Incredible India

A confluence of factors in India’s telecoms sector during 2008 has ignited a frenzy of activity that is changing the landscape irrevocably. With the licensing of 2G spectrum, preparation for the award of 3G spectrum and the floodgates having been opened with respect to foreign direct investment, 2009 and beyond is set to propel India rushing up the table of cellular penetration levels across emerging marketsimage

Confirmation last month that Japan’s foreign investment-shy operator, NTT DoCoMo had acquired a 26 per cent stake in Indian operator Tata Teleservices (TTSL) for US$2.7 billion is arguably one of the most significant investments in India’s frantic telecoms sector. This is so, not because of the financial size of the investment or the percentage stake acquired by Japan’s top operator, but because of the calibre of the investor.

DoCoMo, despite being a domestic market leader some way, and one of the most, if not the most innovative mobile operator in the world, has been reticent about embarking on an international acquisition trail. Thus for India to be identified by DoCoMo as a foreign market worth venturing into is a significant endorsement of the potential that exists in the world’s second most populous nation.

In August TTSL said it planned to spend INR80 billion (US$2 billion) over the next two years on its new GSM network and existing CDMA operations, in a bid to grow its subscriber base six-fold by 2011 to 155 million.

Approximately INR60 billion is to be spent on a new GSM network, which the operator’s managing director, Anil Sardana, expects will garner 55 million users within three years.

The remaining INR20 billion will be utilised to upgrade the existing CDMA network with the view to counting 100 million CDMA subscribers on the network by 2011. TTSL also has plans for the development of a WiMAX network covering 15 cities by 2009.

The merger talks earlier this year between South Africa’s MTN Group with India’s Bharti Airtel and then subsequently Reliance Communications only went to confirm the profile of India’s telecoms sector as one seeking to create value both domestically as well as regionally, with the emphasis of scale being a recurring sub-text.

At the end of October, perennial emerging market investor Telenor announced its acquisition of a 60 per cent stake in Unitech Wireless, an Indian GSM licensee with concessions to roll out its network to all 22 telecommunications circles in India. The cost of the stake was US$1.07 billion.

At the time of the deal it had been suggested that perhaps Telenor had paid somewhat over the odds for the stake especially in light of the state of the global situation. However, in comparison to the US$900 million Etisalat paid just a month before in September for a 45 per cent stake in fellow GSM licensee Swan Telecom, which only has licences extending to 13 of India’s 22 circles, Telenor’s investment looks like shrewd business.

However, the impact of the global economic situation has had an impact on Telenor, and will likely continue to do so on investors looking to raise finance in the near-term.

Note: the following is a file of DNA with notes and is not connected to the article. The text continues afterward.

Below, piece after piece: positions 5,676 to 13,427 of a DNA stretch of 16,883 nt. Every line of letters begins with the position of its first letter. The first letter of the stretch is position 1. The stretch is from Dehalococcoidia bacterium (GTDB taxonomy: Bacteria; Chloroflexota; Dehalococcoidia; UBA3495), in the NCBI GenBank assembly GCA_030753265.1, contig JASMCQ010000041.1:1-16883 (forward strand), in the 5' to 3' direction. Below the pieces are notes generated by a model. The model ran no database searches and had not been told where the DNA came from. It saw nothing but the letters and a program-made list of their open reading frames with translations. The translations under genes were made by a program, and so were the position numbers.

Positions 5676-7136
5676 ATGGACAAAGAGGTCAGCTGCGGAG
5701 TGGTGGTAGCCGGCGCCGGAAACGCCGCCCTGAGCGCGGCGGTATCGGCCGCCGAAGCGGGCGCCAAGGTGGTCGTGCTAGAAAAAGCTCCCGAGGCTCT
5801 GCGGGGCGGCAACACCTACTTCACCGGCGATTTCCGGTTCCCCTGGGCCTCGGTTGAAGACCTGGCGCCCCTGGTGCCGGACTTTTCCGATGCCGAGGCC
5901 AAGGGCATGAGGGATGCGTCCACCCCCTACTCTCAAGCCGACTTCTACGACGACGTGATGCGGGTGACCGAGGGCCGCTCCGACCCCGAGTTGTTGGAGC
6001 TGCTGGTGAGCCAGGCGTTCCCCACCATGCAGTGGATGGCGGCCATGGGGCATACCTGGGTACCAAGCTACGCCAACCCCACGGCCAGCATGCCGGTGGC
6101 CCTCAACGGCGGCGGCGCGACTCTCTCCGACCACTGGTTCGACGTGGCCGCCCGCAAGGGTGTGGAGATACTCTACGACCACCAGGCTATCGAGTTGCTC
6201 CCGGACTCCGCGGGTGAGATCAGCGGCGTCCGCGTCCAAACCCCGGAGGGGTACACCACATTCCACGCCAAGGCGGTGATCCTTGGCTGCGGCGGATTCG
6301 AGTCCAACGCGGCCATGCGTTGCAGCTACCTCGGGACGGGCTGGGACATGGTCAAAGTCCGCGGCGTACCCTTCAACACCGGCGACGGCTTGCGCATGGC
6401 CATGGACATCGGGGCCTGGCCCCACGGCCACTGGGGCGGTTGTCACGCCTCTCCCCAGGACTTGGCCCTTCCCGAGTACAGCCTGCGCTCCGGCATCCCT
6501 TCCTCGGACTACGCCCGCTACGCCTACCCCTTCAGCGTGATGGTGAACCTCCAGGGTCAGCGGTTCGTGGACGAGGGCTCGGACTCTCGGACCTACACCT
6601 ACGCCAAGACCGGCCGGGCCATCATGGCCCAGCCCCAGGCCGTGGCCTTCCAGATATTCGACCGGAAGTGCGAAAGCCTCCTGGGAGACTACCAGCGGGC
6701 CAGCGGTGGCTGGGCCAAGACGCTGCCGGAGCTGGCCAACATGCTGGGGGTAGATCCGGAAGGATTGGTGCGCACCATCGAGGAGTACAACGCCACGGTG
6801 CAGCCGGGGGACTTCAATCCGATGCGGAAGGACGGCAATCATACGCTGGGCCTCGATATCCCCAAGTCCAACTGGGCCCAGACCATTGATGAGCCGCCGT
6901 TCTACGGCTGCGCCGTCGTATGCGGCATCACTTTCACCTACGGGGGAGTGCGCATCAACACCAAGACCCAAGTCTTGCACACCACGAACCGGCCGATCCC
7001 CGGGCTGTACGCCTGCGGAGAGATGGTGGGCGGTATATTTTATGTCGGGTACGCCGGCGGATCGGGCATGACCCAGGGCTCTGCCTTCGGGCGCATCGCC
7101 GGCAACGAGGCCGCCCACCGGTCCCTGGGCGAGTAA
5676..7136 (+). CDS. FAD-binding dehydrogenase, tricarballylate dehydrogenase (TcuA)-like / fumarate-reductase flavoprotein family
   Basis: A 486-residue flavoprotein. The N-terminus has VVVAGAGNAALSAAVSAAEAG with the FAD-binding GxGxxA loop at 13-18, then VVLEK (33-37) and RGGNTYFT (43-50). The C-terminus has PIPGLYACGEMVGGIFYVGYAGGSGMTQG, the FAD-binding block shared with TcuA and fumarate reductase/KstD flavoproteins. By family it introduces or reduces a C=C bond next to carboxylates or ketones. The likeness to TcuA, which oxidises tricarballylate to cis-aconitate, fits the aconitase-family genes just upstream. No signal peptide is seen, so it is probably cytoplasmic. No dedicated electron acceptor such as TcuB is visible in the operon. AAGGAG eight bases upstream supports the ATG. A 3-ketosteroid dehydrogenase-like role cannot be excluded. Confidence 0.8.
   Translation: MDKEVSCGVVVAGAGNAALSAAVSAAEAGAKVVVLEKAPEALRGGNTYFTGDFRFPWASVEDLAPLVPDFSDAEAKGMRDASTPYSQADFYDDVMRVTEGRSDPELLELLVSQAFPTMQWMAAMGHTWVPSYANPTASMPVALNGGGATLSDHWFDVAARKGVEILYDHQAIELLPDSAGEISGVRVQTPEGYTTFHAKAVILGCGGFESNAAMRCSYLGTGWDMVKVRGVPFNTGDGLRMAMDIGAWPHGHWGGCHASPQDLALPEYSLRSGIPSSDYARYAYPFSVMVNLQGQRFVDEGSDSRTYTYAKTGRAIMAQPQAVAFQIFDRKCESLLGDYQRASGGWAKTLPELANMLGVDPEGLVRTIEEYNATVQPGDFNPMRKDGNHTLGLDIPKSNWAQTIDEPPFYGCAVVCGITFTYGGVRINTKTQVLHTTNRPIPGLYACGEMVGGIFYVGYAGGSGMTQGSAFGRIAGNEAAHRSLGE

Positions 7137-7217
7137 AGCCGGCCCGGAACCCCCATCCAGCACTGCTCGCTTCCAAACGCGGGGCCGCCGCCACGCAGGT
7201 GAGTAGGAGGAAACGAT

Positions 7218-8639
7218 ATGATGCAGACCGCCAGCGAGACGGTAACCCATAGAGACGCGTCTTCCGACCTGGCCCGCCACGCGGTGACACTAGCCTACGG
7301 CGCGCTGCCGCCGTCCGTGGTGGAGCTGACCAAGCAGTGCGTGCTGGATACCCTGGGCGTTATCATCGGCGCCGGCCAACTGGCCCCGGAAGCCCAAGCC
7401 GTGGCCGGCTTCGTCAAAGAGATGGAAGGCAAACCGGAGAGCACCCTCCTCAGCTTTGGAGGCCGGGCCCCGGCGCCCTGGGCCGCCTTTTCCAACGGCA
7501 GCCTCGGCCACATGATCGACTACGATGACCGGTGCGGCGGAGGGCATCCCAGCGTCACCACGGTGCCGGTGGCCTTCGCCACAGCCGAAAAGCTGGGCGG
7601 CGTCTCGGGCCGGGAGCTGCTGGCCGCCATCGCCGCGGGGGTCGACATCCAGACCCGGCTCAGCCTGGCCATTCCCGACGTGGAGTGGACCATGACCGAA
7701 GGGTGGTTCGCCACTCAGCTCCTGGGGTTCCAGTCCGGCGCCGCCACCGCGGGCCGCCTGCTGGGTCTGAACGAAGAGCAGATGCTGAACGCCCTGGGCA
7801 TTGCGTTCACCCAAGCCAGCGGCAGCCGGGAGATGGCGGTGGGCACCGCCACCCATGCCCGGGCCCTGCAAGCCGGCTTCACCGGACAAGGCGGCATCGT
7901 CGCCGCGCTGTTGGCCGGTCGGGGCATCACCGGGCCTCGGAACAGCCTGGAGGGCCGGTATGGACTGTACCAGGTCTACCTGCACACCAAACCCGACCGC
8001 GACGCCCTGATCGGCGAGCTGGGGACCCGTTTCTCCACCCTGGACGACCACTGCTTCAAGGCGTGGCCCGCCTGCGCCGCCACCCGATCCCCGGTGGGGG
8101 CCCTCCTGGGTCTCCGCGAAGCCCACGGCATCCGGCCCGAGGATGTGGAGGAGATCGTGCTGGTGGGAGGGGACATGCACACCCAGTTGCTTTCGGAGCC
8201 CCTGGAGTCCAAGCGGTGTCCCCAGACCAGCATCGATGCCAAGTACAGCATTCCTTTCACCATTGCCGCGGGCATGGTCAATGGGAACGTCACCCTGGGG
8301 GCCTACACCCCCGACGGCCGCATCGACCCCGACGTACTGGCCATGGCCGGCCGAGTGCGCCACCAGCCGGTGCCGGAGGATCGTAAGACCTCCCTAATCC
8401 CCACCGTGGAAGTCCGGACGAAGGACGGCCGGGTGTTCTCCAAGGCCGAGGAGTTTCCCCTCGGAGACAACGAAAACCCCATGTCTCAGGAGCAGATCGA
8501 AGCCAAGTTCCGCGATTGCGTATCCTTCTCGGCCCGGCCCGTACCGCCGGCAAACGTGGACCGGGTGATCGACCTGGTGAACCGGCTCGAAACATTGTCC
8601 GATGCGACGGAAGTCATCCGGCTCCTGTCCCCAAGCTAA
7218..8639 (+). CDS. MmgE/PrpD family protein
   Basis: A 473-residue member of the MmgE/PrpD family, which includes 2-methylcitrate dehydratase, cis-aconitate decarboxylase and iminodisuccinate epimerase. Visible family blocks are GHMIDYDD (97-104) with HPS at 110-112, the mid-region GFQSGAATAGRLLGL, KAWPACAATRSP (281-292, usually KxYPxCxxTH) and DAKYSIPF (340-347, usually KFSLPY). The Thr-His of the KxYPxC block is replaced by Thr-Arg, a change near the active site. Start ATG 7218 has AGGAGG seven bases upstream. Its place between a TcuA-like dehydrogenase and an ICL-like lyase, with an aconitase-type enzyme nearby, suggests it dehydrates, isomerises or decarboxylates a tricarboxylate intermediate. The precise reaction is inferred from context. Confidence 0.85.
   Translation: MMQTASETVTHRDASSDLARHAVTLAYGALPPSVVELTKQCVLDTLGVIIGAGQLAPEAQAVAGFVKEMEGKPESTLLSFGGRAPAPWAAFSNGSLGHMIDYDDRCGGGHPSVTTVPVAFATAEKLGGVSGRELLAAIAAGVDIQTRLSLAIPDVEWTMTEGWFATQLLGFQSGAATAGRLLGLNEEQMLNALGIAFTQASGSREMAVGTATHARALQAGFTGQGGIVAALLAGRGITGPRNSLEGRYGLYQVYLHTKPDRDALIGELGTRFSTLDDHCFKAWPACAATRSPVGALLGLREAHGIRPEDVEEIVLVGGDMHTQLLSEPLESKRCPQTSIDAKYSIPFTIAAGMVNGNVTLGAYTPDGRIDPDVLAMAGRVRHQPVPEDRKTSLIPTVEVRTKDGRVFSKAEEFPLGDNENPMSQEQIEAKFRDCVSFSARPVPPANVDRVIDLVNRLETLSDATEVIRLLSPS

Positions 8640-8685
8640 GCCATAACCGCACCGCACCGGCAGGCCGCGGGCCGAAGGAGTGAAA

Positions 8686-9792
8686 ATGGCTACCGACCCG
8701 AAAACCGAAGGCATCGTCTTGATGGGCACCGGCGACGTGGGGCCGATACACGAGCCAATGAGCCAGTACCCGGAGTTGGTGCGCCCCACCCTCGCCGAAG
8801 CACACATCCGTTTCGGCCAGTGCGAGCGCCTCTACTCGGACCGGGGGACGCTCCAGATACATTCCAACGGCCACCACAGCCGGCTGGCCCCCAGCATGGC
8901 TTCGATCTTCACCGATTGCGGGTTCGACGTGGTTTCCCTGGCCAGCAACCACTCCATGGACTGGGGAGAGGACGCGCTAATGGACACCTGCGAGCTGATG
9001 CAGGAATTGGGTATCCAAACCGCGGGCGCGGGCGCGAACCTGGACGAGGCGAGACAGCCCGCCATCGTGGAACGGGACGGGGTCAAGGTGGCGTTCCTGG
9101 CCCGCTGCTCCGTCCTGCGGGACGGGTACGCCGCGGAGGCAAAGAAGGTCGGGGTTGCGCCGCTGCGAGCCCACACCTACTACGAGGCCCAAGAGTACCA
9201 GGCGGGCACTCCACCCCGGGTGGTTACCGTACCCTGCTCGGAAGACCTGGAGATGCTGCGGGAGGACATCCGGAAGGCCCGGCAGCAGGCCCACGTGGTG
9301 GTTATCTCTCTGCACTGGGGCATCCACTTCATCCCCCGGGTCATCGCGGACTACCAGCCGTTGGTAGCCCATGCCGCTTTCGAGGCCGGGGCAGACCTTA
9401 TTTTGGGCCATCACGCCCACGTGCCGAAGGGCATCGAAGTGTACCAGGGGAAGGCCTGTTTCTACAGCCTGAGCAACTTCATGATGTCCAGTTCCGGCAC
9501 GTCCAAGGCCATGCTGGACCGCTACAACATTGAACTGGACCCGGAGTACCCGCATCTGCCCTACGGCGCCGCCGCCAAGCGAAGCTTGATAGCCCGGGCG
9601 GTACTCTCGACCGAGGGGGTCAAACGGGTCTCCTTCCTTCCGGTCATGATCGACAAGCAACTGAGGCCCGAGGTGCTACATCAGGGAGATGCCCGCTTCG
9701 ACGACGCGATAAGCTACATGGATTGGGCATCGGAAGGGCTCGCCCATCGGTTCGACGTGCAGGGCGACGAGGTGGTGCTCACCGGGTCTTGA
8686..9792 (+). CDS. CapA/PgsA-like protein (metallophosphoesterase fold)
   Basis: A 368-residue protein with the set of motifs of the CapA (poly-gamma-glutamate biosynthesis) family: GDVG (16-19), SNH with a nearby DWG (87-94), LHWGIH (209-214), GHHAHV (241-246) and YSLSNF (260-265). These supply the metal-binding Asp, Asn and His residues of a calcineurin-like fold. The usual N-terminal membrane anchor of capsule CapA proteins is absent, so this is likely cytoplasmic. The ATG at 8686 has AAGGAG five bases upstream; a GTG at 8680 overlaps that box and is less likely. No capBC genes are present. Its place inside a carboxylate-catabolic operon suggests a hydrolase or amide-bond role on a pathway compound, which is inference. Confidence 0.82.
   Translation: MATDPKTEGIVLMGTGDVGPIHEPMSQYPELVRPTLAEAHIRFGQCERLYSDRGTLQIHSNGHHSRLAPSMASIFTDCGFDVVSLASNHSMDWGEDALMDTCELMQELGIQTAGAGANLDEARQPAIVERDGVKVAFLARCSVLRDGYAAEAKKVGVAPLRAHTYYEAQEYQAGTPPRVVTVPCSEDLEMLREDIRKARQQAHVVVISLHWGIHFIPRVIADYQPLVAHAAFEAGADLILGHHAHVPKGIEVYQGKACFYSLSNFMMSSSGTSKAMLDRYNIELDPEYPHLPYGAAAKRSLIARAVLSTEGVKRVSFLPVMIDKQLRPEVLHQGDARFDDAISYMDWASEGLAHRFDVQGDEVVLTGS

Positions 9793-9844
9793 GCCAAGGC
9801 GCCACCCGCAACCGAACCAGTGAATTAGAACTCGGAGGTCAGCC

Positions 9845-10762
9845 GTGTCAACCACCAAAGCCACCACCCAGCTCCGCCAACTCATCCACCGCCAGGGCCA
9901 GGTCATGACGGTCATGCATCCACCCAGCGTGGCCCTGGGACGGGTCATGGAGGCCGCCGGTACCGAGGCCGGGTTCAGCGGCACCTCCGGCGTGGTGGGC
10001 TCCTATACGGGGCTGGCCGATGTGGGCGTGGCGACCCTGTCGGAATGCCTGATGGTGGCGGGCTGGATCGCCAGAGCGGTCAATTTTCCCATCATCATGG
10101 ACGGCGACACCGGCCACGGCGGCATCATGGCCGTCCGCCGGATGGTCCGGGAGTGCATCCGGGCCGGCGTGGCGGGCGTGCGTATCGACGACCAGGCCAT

Telenor is the second largest foreign operator in Asia after Vodafone, and following the announcement to finance the deal through a rights issue, its shares tumbled 15.4 per cent. Shares in Unitech Ltd, the parent company of Unitech Wireless and India’s second-largest listed real estate firm, rose as much as 10 per cent on the day.

Telenor’s CEO Jon Fredrik Baksaas said that India Telenor could “replicate its experience” from Pakistan where it became second largest in terms of market share within four years.

Valuations in India continue to remain fluid, in particular with respect to greenfield opportunities. For example, the GSM licences that the likes of Telenor and Etisalat have participated in were offered at a fraction of the price that they were deemed to have been worth. So much so that earlier this year India’s regulator was accused by the finance ministry of selling 2G spectrum in January at onequarter of the market value, thereby losing approximately INR250 billion (US$5.7 billion) in income in the process.

The Department of Telecommunications (DoT) awarded the pan-India 2G spectrum in January to new licencees at what was alleged to be a price equivalent to the price of the spectrum in 2001amounting to INR16.51 billion.

The finance ministry had earlier opposed the move to sell 2G spectrum below market rates, saying the additional INR250 billion would have relieved as much as 60 per cent of India’s revenue deficit in the 2008 financial year.

“The fact that the companies that were awarded the 2G licences command such high valuations even without start-up spectrum, infrastructure or customer base, nine months down the road, demonstrates the huge error in judgement made by the government,” stated member of parliament, Nilotpal Basu in August.

Datacom Solutions, Unitech, Loop Telecom, S-Tel and Swan Telecom are some of the companies to have bought spectrum at the discounted prices, with Telenor’s acquisition of Unitech immediately valuing the licensee at US$1.78 billion, and Etisalat’s stake in Swan Telecom valuing the licensee at US$2 billion.


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